The Absolutely True Diary of a Part-Time Indian–Sherman Alexie (2007)

Alexie, Sherman.  The Absolutely True Diary of a Part-Time Indian.  Little, Brown, 2007.  230p.  Grades 7-12.  Realistic Fiction.  (National Book Award 2007).

Arnold Spirit Jr., aka “Junior,” is a fourteen year old Native American living on the Spokane Indian reservation in Washington state.  Surrounded by the poverty, rampant alcoholism, and frequent desperation of life on the “rez,” Junior decides to embark on his own quest for education and leaves the reservation school system to attend high school in a nearby town.  Armed with a fantastic sense of humor, a beyond-his-years sense of the ironies of life, and his unique illustrations of both worlds, Junior carefully navigates the distance between success at his new school and remaining true to his roots on the reservation.

Thoughts- Rare is the book that actually makes me laugh out loud while reading, but this book?  This book had me in stitches almost from page one.  Of course, it also had me in tears several times before it was over, and therein lies much of Alexie’s genius.  The way he manages the frequent tonal shifts in Part-time Indian is masterful; so masterful, in fact, that you don’t even see the author’s hand in the final product.  Junior’s story seems so authentic and so plausible that it really is like reading an “absolutely true diary” written by the most astute fourteen year old ever.  For me, almost everything about this book was spot-on—the characters are idiosyncratic and fully fleshed-out, the setting springs to life off the page, the dialogue sounds exactly like how people actually talk, and the plot keeps you turning pages.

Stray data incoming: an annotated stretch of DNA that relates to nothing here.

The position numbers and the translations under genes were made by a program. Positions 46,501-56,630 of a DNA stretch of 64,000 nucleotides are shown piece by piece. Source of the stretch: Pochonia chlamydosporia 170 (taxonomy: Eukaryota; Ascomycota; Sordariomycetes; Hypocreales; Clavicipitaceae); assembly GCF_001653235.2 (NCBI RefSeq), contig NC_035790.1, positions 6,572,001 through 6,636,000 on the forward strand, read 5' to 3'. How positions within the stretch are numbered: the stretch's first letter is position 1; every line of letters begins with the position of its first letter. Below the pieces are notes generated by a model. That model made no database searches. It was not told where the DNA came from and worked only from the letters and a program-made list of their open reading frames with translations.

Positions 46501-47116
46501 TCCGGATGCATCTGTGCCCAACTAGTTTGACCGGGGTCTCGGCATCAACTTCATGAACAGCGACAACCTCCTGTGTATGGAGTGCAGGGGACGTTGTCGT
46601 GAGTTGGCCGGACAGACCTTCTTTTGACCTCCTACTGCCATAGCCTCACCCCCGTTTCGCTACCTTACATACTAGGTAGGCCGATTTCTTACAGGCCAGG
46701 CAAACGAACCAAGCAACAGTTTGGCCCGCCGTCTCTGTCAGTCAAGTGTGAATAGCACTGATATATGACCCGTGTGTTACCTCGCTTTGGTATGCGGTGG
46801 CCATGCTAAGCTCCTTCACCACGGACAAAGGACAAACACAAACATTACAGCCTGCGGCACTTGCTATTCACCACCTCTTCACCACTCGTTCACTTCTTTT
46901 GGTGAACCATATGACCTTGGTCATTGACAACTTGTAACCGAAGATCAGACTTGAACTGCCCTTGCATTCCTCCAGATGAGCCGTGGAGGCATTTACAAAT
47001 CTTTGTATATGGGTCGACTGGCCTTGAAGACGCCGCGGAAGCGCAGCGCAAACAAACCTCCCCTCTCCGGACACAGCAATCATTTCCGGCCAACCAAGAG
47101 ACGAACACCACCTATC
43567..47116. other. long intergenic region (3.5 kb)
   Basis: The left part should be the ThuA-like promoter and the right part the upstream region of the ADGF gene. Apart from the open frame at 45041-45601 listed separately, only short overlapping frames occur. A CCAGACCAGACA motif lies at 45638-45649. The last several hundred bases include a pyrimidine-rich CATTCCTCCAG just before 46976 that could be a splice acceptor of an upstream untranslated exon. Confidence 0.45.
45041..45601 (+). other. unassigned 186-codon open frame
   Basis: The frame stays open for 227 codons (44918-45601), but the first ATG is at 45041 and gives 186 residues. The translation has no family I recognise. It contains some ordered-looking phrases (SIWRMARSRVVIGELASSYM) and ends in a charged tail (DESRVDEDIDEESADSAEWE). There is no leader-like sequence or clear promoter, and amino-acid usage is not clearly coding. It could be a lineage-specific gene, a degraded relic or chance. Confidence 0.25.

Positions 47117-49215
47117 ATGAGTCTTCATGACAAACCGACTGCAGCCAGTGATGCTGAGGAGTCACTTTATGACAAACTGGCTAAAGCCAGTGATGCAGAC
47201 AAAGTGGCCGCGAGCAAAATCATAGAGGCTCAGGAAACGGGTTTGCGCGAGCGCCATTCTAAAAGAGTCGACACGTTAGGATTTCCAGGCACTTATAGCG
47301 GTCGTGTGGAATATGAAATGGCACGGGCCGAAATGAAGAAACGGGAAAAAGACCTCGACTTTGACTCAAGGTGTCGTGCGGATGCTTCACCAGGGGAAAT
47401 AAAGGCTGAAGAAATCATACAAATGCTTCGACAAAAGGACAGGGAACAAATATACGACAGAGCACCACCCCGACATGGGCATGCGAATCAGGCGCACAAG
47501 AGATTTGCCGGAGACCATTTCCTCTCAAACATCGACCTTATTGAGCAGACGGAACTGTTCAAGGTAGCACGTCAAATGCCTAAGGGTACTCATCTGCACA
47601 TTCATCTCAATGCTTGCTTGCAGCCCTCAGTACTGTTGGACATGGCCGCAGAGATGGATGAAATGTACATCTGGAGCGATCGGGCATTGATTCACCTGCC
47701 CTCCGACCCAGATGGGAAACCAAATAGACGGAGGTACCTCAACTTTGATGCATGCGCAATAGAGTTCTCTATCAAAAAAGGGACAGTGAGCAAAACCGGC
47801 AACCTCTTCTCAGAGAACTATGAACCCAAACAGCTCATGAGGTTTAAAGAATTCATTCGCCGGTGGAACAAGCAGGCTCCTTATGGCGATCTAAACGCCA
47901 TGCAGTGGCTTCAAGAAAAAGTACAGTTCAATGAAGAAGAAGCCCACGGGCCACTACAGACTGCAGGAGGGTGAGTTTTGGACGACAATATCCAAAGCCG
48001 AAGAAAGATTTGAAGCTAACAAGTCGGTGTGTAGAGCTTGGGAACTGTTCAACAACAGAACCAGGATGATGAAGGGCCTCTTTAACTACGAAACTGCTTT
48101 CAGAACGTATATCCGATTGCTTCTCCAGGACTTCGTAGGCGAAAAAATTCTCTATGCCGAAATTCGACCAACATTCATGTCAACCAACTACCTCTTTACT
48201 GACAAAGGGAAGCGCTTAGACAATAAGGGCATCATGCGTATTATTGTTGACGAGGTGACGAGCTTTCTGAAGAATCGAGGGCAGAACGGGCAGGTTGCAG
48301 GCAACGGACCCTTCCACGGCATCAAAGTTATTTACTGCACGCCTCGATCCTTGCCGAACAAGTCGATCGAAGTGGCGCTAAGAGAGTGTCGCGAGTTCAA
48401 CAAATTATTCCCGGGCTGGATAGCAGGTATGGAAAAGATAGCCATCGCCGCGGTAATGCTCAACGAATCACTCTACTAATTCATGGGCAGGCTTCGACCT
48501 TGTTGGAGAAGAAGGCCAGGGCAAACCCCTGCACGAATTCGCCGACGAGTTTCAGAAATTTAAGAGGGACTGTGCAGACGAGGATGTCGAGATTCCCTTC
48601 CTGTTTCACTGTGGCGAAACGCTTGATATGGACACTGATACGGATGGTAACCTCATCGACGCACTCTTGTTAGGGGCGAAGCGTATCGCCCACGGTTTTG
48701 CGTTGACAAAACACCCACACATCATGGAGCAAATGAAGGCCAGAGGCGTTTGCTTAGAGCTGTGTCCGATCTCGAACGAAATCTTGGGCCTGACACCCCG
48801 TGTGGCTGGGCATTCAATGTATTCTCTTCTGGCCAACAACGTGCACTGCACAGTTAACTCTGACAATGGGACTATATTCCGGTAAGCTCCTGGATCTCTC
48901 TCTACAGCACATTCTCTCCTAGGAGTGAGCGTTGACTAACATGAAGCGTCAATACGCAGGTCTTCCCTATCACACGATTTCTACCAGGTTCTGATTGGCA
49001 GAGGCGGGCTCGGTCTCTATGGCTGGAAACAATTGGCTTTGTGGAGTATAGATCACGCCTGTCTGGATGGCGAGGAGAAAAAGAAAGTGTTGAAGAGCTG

I especially appreciated the incredibly nuanced portrayal of the reservation that Alexie creates for the reader.  Yes, times are tough all around on the rez.  Yes, Junior is surrounded by alcoholism, abuse, and loss.  Yes, everyone lives in almost abject poverty.  However, there is also pride, tradition, history, and love on the rez.  It is a place that is buried deep in Junior, and I really loved how Alexie showed the range of conflicting emotions Junior experiences in regards to his home.  It also, without any sense of didacticism, taught me a lot about the lives of Native Americans who stay on the reservations as well as giving some insight into the complex circumstances and feelings surrounding that life.

I think this book will speak to just about any reader, and I believe it would work really well in a classroom setting.  It does have some “controversial content,” but that content is all in service to the story Alexie is trying to tell and none of it seems gratuitous.  It would be a change of pace for students—something funny for once (even if there is a dead dog at the beginning)—and I think it would be enjoyable for both teachers and kids.  I’ve been recommending this book to everyone I know, and they’ve all loved it as much as I did.

 

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